7 Productivity Tools You’re Probably Not Using

I like to think of myself as efficient. Efficient may have a bit of laziness tied into it, to be honest– I don’t want to work any harder than I have to in order to get something done. In this get-it-now era, there are a whole lot of ways to cut down on the time it takes to get things done, and most of them don’t hurt the quality of the task at all– in fact, a lot of them improve it.

So, here are 7 productivity tools that you’re probably not using, at least to their full extent.

1. Feed readers. If you are spending ages going around to all of your favorite blogs one by one each day, you are livin’ in the ’90s. Get on the train and get yourself a feed reader. My reader of choice is Google Reader. Subscribe to all of the blogs you read, then check Google Reader on your device of choice (my personal favorite is on my cell phone in the check-out line) and read all new blog posts from one spot. No more hopping from blog to blog to see who’s written something new.

If you are way obsessed with keeping up with your social networks, and you’re not following too many people, you can put your Twitter feed or whatever other social feed in Google Reader, too. Be careful, though. If you follow too many people it quickly becomes overwhelming, and then it’s not efficient anymore because you won’t use it.

2. Mint.com. You probably have a budget. (You should if you don’t.) You’re maybe using a spreadsheet to track your budget, which involves reconciling your receipts against your spreadsheet AND your bank account. Or maybe you’re even using Quicken… which still involves reconciling, etc. Don’t do it. Use mint.com. I am rarely such an advocate for a product, but mint.com saves me tons of time. No more reconciling, etc. I make my budgets all in the same spot and mint.com imports everything from all of my various accounts with no work on my part. Of course, it won’t track my cash spending, so we do our best to use credit cards/debit cards whenever possible. A very small percentage of our spending is cash, so I feel ok that it’s not being tracked specifically.

3. Auto-draft billing. Most, if not all, of your utilities have auto-billing and paperless billing. If you’re not signed up for those things, you should be. There’s nothing worse than missing a bill because the bill got shuffled to the bottom of a pile of papers on your mail landing pad at home. Also, if you ever need to locate an old bill and all you have is paper, you may be out of luck. If you’re getting it in email or online, you can always search back to find the electronic copy.

4. Online calendaring. If you are still carrying around a paper calendar, stop it. Stop it now. There are tons of calendaring applications out there. If you are in the working world, your company probably makes you use a particular one. If you are still a free agent, I suggest Google Calendar, or something that will sync with Google Calendar. It’s the most intuitive calendaring system that I’ve found, and can be shared with really whoever you need to share it with (your spouse, your mom, your kids, your coworkers). It’s also available from your mobile device, so there’s no need to have an appointment book in your purse anymore.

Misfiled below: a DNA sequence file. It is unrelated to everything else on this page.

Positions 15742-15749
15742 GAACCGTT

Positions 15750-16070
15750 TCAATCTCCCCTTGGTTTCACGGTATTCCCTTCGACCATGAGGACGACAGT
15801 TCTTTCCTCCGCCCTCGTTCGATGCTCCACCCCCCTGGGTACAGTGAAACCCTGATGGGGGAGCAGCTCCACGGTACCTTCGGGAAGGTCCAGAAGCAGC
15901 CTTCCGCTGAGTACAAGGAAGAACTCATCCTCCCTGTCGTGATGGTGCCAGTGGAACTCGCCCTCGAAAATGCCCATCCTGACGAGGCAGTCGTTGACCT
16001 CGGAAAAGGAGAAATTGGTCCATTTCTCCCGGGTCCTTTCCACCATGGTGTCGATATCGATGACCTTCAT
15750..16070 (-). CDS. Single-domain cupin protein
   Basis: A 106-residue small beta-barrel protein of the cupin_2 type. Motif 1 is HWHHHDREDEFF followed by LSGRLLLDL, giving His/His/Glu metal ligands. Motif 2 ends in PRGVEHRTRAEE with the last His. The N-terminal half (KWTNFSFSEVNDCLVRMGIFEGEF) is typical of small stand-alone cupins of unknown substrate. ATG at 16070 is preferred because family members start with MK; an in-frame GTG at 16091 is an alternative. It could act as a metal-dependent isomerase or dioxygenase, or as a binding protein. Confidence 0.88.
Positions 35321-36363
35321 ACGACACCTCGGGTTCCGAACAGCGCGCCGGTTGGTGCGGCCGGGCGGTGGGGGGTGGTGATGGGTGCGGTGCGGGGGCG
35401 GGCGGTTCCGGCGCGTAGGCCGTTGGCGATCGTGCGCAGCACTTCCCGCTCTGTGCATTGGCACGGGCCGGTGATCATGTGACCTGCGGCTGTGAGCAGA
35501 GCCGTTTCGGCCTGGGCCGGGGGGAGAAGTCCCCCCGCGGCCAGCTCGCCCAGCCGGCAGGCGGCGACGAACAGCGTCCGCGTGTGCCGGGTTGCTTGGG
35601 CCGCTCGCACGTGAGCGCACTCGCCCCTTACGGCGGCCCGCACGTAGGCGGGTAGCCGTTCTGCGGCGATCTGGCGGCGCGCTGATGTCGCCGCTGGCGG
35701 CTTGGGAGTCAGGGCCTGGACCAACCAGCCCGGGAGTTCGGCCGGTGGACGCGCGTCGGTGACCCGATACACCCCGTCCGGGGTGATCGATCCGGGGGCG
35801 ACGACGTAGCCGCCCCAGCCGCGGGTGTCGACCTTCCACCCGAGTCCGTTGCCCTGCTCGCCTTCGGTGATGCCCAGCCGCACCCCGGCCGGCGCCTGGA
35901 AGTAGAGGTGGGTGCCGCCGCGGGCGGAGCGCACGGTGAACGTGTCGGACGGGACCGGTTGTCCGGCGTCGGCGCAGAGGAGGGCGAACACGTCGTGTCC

5. Folders in your email. Email inboxes are the scariest place in the world for an efficiency-whore like me. Most people’s inboxes are atrocious. Horrible. Gag-worthy. They don’t have to be that way. Your inbox is your holder for your To-Do emails. Emails that still have an action item attached to them are the only ones that should still be in your inbox. Everything else needs to be archived. Archived doesn’t mean deleted. It means stored somewhere other than your inbox. You can archive any way you see fit. At work, I keep my archived emails in folders based on who sent the email. For my personal email in my Gmail account, I just archive the little suckers and do a search if I need one.

6. Social networking sites. Now, usually social networking sites are thought of as anti-productivity tools. They can certainly be a time suck! But, think of how they can also make you more efficient… If pretty much everyone you know is on Facebook, maybe it’s easier to invite everyone to your cookout using Facebook. If you’re trying to track your dietary habits, using Foursquare to check in when you go to restaurants may help you remember what you’ve been eating recently. Think outside the box, and make your social networking sites work for you. See? Efficiency can be fun!

7. Jedi mind tricks. Ok, ok, nerd alert. But sometimes the best productivity tool is a little mind game. Do you want to work out every day? Don’t set the goal to work out every day. Set the goal to put on your sneakers. Once they’re on, the inertia is overcome, and you’re rolling. If you’re working out to a DVD, make your goal to press play. If  you want to have a clean kitchen, make your goal to run the dishwasher every night before bed. It gets you to clean up the biggest part of the mess and inspires you to do the rest.

What are your favorite productivity tools and which ones did I miss?

  • Albert pinto

    Thanks for sharing these resources. You have missed out another productivity tool called Proofhub.com. Try it as well.